# 2 complementary representation of fractions?

I lost it a bit. I need to use two fractional bits `0.(a-1)(a-2)`

Now I can use `.00 .01 .10`

and `.11`

But I also need negative numbers (in 2's complement), so what `.10`

be `-.5`

? or will it be `-.25`

? Same with `.11`

, will it be `-.75`

? or will it be `-.5`

? I'm sure this will be the first in both cases, but I'm not entirely sure.

+3

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In 2-digit notation, all of the most significant bits of a negative number are set to 1. Suppose you store these numbers as 8 bits, and 2 to the right of the "binary dot".

By definition `x + -x = 0`

, so we can write:

``````0.5  +  -0.5 = 0.10 + 111111.10 = 0   // -0.5  = 111111.10
0.25 + -0.25 = 0.01 + 111111.11 = 0   // -0.25 = 111111.11
0.75 + -0.75 = 0.11 + 111111.01 = 0   // -0.75 = 111111.01
```

```

etc.

Using 8 bits, for example, the largest amount you can store,

``````011111.11 = 31.75
```

```

smallest positive number

``````000000.01 = 0.25
```

```

smallest negative number

``````111111.11 = -0.25
```

```

and the smallest (i.e. the most negative)

``````100000.00 = -32
```

```
+5

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see like this:

you have a normal binary representation

let's say 8-bit words ...

the first bit (MSB) is 128, the second is 64, and so on ...

In other words, the first bit (MSB) is 2 ^ 7 ... the second bit is 2 ^ 6 ... and the last bit is 2 ^ 0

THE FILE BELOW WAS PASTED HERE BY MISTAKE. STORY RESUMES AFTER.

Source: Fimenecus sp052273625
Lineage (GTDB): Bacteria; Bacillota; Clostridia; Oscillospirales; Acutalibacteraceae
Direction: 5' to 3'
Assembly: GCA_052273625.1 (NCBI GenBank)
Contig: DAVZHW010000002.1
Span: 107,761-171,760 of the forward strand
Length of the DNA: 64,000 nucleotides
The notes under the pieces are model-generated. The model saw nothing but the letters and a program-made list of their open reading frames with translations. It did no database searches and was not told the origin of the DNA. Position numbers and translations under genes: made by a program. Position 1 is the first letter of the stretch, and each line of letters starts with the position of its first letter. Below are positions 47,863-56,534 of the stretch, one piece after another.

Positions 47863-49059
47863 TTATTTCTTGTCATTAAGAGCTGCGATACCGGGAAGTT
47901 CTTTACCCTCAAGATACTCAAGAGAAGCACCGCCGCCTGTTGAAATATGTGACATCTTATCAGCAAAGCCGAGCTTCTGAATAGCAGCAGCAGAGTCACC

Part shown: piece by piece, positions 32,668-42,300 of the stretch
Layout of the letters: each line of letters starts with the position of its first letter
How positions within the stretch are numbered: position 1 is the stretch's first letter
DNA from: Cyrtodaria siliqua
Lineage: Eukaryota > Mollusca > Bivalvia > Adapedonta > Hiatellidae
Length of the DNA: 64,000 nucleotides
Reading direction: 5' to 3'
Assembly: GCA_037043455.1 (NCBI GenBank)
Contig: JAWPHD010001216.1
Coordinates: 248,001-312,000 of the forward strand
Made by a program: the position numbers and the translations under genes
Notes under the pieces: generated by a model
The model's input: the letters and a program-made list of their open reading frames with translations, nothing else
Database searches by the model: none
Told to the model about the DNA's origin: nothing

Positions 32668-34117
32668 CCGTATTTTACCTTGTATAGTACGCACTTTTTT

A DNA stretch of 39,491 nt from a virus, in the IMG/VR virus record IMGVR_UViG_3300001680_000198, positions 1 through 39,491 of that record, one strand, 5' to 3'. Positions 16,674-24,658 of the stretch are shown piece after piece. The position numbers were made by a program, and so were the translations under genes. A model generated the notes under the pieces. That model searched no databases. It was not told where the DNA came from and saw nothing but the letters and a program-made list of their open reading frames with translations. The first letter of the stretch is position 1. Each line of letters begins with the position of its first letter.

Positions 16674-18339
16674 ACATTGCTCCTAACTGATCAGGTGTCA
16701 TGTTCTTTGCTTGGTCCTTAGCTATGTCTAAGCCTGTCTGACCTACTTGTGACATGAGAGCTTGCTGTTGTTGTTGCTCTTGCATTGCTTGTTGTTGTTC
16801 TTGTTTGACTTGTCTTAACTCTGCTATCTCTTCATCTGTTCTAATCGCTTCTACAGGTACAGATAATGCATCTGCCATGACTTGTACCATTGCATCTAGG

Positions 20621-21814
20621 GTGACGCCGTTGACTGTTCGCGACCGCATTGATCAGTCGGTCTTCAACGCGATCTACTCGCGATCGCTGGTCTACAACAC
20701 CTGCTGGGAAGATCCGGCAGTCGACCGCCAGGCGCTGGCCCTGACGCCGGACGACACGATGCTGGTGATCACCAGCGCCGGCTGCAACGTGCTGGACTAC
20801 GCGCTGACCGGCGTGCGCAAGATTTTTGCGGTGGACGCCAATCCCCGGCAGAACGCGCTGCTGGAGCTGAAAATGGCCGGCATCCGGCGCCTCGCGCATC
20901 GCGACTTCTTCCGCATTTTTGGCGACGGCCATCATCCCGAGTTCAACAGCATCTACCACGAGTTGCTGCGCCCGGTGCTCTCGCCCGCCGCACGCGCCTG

now we can assume that our 8-bit word has 2 decimal places ...

now we start with the first bit (MSB) 2 ^ 5 and end with the last bit beeing 2 ^ -2

there is no magic here ...

now to turn this into binary's complement: just negate the value of the first bit

so instead of 2 ^ 5 it would be -2 ^ 5

so base 10 -0.75 will be in binary's complement 111111.01 ...
(1 * (- 32) + 1 * 16 + 1 * 8 + 1 * 4 + 1 * 2 + 1 * 1 + 0 * 0.5 + 1 * 0.25)
(1 * (- 2 ^ 5) + 1 * 2 ^ 4 + 1 * 2 ^ 3 + 1 * 2 ^ 2 + 1 * 2 ^ 1 + 1 * 2 ^ 0 + 0 * 2 ^ (- 1) + 1 * 2 ^ (- 2))

+1

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The number stored in two's complement inverts the sign of the highest bit value (so, for example, for a 16-bit number, the top bit is -32768, not +32768). All other bits behave as usual. Therefore, when doing math on verbose numbers, the top word of each number should be treated as two's complement (since its topmost bit would be the topmost bit of the total), but all other words in each number should be treated as unsigned quantities.

For example, a 16-bit binary's complement number has location values ​​(-32768, 16384, 8192, 4096, 2048, 1024, 512, 256, 128, 64, 32, 16, 8, 4, 2, and 1). Divide into two 8-bit parts, these parts will have space values ​​(-32768, 16384, 8192, 4096, 2048, 1024, 512 and 256); and (128, 64, 32, 16, 8, 4, 2 and 1). The first set of values ​​is in a two-part 8-bit number, times 256; the last set is an unsigned 8-bit number.

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